Retail news from around the globe

Suitors still vying for Caltex

Canadian convenience store operator Alimentation Couche-Tard still wants to take over refiner and marketer Caltex Australia despite global market turmoil and the collapse of the company’s shares, chief executive Brian Hannasch said.

Hannasch raised the possibility, however, that the price of its offer would drop following due diligence, given the share rout. The $35.25 a share offer is now more than 75 per cent above Caltex’s market price, the Australian Financial Review reports.

Caltex’s shares have plunged about 40 per cent since mid-February. As a big supplier of jet fuel in Australia, Caltex has been hit particularly hard by airlines grounding their fleets.

Hannasch praised the company’s “very strong team with a high level of expertise around the full value chain”.

Privately owned UK convenience store retailer EG Group has made a rival offer involving the spinning off of the refining assets. Neither Caltex nor EG would comment on the state of this offer, Reuters reports, but in February Caltex said it was still open to negotiations with EG.

Stimulus efforts fail to stop share slides

The size and scale of government stimulus programs to fight the economic fallout of the coronavirus are leaving investors confused and grappling for solid ground as shares plunge and even bonds and commodities such as gold and oil tumble.

Traders struggled to sort out various moves by governments and global central banks to shore up economies bracing for what looks likely to be a short but deep global recession from a still growing pandemic.

Estimates for the duration of the damage extend into the northern summer. Japan already is in a recession, a downturn is imminent in Europe and a US recession will start in the second quarter, Reuters reports.

In the past three weeks, the US S&P 500 has fallen almost 30 per cent and Wall Street has also been trending down, though losses have been capped at 5 per cent during that period.

European bourses tumbled, with indexes in London, Frankfurt and Paris plunged from 4 per cent to 5 per cent.

Retailers petition Trump for relief

A US retail group has petitioned the government that their industry be added to the proposed stimulus package, as it grapples with sharply reduced spending by consumers and widespread store closures.

The National Retail Federation in a letter to US President Donald Trump, among others, said that retail workers would be burdened with rents and loan payments if no sales are made for weeks, with cumulative losses that could amount to tens of billions of dollars a week, Reuters reports.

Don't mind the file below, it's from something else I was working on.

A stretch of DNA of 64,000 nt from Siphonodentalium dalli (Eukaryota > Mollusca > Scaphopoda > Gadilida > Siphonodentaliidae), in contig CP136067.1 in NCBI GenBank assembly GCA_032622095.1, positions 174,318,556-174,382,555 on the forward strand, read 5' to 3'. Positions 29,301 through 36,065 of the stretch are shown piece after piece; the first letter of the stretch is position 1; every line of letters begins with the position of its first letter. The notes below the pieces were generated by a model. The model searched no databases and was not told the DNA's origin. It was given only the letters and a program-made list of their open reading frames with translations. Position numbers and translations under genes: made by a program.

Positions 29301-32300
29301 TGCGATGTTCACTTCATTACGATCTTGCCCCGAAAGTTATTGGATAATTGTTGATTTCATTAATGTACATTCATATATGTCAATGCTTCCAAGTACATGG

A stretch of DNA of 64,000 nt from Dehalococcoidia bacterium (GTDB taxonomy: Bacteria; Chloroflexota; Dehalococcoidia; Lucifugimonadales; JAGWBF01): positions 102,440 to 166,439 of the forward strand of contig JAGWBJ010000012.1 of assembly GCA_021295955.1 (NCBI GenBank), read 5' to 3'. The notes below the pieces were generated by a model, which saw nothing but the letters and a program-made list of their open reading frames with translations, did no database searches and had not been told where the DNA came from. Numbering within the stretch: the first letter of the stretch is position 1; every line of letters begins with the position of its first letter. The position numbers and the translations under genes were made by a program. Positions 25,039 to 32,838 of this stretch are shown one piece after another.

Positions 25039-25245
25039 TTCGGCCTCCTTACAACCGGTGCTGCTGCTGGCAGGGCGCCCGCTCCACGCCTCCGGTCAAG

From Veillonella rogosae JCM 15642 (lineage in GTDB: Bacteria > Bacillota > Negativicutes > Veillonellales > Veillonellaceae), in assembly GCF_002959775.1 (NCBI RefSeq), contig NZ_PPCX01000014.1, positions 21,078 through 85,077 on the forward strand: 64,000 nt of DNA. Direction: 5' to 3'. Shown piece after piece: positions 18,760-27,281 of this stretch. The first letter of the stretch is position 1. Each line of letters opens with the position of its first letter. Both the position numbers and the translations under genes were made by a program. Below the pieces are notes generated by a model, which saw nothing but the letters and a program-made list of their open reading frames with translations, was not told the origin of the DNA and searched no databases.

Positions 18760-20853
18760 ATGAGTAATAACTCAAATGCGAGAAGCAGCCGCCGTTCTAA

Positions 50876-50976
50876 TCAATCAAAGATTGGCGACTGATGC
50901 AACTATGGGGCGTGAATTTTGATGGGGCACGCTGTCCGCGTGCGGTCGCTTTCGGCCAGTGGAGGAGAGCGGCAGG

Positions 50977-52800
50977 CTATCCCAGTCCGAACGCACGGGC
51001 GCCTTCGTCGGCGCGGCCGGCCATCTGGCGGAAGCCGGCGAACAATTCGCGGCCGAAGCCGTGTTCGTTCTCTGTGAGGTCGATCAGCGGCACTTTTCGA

The Trump administration is already proposing US$50 billion for airlines facing bankruptcy and a possible US$1000 direct payment to individual Americans.

Amazon ships necessities, slow toys

Sometimes internet rumours get it right. Reports that Amazon was prioritising the shipping of necessary items over toys and cosmetics have turned out to be true, as Reuters fact checkers have revealed.

“We are seeing increased online shopping and as a result some products such as household staples and medical supplies are out of stock,” Amazon said in a statement.

“With this in mind, we are temporarily prioritising household staples, medical supplies and other high-demand products coming into our fulfilment centres so that we can more quickly receive, restock, and ship these products to customers.

“For products other than these, we have temporarily disabled shipment creation. We are taking a similar approach with retail vendors.”

Virus shuts overseas Lego stores

Danish toymaker Lego has closed all of its stores, except for those in China, until at least March 27 due to the spread of coronavirus.

This edict does not affect the stores in Australia which operate independently, so for the time being they remain open.

This story first ran in Inside Retail Weekly. Given the current crisis, we have decided to unlock all premium content related to COVID-19. If you would like to support Inside Retail, please consider subscribing here.

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